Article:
WASHINGTON, DC -- The Alabama anti-immigrant law and a complaint that it breaches the supplemental labor agreement of the North American Free Trade Agreement (NAFTA) are under review by the Mexican government, the Service Employees International Union (SEIU) has been advised.
Mexico's Secretary of Labor and Social Welfare issued a response to the path breaking complaint filed earlier this year with the Mexican government by SEIU and the Mexican National Association of Democratic Lawyers (ANAD), which cited the NAFTA side agreement, North American Agreement on Labor Cooperation (NAALC).
In a recent letter to the leaders of SEIU and ANAD, the Mexican government accepted the complaint and stated it is seeking consultation with the U.S. government. The NAALC contains the U.S. commitment to uphold labor principles and to effectively enforce labor laws related to those principles. The NAFTA labor agreement is the only trade pact with a clause that specifically protects the rights of migrant workers, requiring that they be given the same legal protection as U.S. nationals regarding working conditions.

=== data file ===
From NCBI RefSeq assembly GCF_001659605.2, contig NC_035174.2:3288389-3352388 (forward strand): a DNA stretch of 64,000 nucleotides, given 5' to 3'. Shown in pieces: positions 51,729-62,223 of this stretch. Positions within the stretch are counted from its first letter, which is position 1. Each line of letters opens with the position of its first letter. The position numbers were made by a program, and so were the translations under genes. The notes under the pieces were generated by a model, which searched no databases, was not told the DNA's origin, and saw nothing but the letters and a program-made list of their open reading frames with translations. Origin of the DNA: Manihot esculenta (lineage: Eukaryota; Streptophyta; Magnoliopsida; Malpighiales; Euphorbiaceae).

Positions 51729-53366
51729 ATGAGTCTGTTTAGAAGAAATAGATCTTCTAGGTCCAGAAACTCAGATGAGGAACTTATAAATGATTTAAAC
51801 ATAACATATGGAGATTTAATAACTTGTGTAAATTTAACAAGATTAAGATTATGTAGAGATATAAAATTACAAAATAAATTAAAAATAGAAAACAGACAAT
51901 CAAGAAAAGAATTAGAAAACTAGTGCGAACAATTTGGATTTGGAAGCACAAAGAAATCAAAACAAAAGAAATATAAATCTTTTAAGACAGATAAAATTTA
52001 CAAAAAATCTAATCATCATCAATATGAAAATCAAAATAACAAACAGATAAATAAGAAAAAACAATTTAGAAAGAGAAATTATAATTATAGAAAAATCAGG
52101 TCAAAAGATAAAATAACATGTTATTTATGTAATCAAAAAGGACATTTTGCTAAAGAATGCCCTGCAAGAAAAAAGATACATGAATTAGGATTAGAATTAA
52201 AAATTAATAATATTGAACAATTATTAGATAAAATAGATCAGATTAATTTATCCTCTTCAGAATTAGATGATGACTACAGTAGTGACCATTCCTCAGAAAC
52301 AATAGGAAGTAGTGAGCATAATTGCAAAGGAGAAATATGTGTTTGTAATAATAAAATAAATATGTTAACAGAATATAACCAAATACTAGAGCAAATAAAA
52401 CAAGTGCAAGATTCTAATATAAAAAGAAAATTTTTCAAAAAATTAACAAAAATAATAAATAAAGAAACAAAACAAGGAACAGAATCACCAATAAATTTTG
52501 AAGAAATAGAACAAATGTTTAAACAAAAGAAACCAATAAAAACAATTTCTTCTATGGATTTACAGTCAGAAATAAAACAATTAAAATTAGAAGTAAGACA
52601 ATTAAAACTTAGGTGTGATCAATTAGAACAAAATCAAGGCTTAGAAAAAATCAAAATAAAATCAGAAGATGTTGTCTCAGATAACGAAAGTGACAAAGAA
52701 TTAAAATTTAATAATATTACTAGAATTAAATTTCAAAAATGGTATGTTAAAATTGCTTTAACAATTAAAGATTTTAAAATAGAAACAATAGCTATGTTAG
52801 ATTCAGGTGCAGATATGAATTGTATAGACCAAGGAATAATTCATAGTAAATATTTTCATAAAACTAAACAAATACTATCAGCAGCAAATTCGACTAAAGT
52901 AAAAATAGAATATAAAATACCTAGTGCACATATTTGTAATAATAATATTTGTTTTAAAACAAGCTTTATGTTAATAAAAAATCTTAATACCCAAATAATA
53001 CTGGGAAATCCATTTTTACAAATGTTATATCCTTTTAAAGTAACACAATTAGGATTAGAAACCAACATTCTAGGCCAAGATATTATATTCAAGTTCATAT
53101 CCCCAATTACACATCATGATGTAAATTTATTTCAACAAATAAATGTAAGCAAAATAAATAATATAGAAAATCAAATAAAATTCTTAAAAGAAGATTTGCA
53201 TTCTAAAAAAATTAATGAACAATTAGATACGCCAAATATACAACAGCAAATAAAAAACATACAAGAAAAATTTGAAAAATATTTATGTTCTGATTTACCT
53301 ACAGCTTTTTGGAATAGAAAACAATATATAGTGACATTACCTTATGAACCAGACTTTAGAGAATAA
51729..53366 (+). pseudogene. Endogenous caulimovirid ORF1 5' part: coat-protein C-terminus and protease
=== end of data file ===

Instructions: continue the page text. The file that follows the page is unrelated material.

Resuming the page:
The SEIU/ANAD complaint details how Alabama's anti-immigrant law is "discriminatory" and "abusive" toward all workers - not just immigrants - and alleges HB 56 violates international human rights and labor rights standards and undermines the ability of federal authorities to effectively enforce labor and employment laws.
Alabama's exports to Mexico totaled more than $1.7 billion in 2011, a 53.4 percent increase over 2008. Of Alabama's largest export products in 2011, automotive products and bituminous coal stand out. Several of the motor vehicles assembled in Alabama -- Honda's Odyssey, Pilot and Ridgeline and Mercedes Benz's M Class sport utility vehicle -- are sold in Mexico, making it an important market for these Alabama products.
SEIU International Secretary-Treasurer Eliseo Medina said in a statement: "We hope that further review of Alabama's racial profiling law will make clear its devastating impact on workers, on the law's potential for minimum wage and overtime violations, and on workers' freedom of association which are supposed to be protected under the NAFTA labor clause."